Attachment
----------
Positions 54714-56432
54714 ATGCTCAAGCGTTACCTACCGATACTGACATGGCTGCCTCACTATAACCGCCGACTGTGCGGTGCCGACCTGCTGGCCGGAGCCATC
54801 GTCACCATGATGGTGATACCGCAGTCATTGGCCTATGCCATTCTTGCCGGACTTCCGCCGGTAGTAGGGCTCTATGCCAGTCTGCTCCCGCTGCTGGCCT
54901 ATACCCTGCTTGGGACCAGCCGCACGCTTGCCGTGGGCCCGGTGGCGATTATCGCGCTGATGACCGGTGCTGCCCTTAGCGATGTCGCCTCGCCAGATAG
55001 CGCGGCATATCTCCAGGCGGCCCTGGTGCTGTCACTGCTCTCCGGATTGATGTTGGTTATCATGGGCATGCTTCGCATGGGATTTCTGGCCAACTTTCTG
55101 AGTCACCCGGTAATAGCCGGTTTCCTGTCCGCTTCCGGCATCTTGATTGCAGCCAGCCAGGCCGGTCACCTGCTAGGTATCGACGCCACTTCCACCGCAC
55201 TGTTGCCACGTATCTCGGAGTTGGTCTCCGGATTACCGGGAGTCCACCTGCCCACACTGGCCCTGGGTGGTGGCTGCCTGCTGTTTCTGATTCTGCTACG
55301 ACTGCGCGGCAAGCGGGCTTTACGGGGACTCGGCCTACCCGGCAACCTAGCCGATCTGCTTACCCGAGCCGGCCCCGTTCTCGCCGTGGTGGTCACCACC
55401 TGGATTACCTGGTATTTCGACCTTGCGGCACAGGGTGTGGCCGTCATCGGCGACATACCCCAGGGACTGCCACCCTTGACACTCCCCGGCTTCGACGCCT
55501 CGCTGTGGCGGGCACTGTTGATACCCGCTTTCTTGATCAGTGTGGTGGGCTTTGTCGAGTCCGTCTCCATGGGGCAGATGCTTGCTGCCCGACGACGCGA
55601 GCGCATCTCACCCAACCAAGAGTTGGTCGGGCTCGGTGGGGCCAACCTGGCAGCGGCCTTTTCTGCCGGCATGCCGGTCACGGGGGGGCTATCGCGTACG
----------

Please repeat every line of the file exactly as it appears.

Positions 54714-56432
54714 ATGCTCAAGCGTTACCTACCGATACTGACATGGCTGCCTCACTATAACCGCCGACTGTGCGGTGCCGACCTGCTGGCCGGAGCCATC
54801 GTCACCATGATGGTGATACCGCAGTCATTGGCCTATGCCATTCTTGCCGGACTTCCGCCGGTAGTAGGGCTCTATGCCAGTCTGCTCCCGCTGCTGGCCT
54901 ATACCCTGCTTGGGACCAGCCGCACGCTTGCCGTGGGCCCGGTGGCGATTATCGCGCTGATGACCGGTGCTGCCCTTAGCGATGTCGCCTCGCCAGATAG
55001 CGCGGCATATCTCCAGGCGGCCCTGGTGCTGTCACTGCTCTCCGGATTGATGTTGGTTATCATGGGCATGCTTCGCATGGGATTTCTGGCCAACTTTCTG
55101 AGTCACCCGGTAATAGCCGGTTTCCTGTCCGCTTCCGGCATCTTGATTGCAGCCAGCCAGGCCGGTCACCTGCTAGGTATCGACGCCACTTCCACCGCAC
55201 TGTTGCCACGTATCTCGGAGTTGGTCTCCGGATTACCGGGAGTCCACCTGCCCACACTGGCCCTGGGTGGTGGCTGCCTGCTGTTTCTGATTCTGCTACG
55301 ACTGCGCGGCAAGCGGGCTTTACGGGGACTCGGCCTACCCGGCAACCTAGCCGATCTGCTTACCCGAGCCGGCCCCGTTCTCGCCGTGGTGGTCACCACC
55401 TGGATTACCTGGTATTTCGACCTTGCGGCACAGGGTGTGGCCGTCATCGGCGACATACCCCAGGGACTGCCACCCTTGACACTCCCCGGCTTCGACGCCT
55501 CGCTGTGGCGGGCACTGTTGATACCCGCTTTCTTGATCAGTGTGGTGGGCTTTGTCGAGTCCGTCTCCATGGGGCAGATGCTTGCTGCCCGACGACGCGA
55601 GCGCATCTCACCCAACCAAGAGTTGGTCGGGCTCGGTGGGGCCAACCTGGCAGCGGCCTTTTCTGCCGGCATGCCGGTCACGGGGGGGCTATCGCGTACG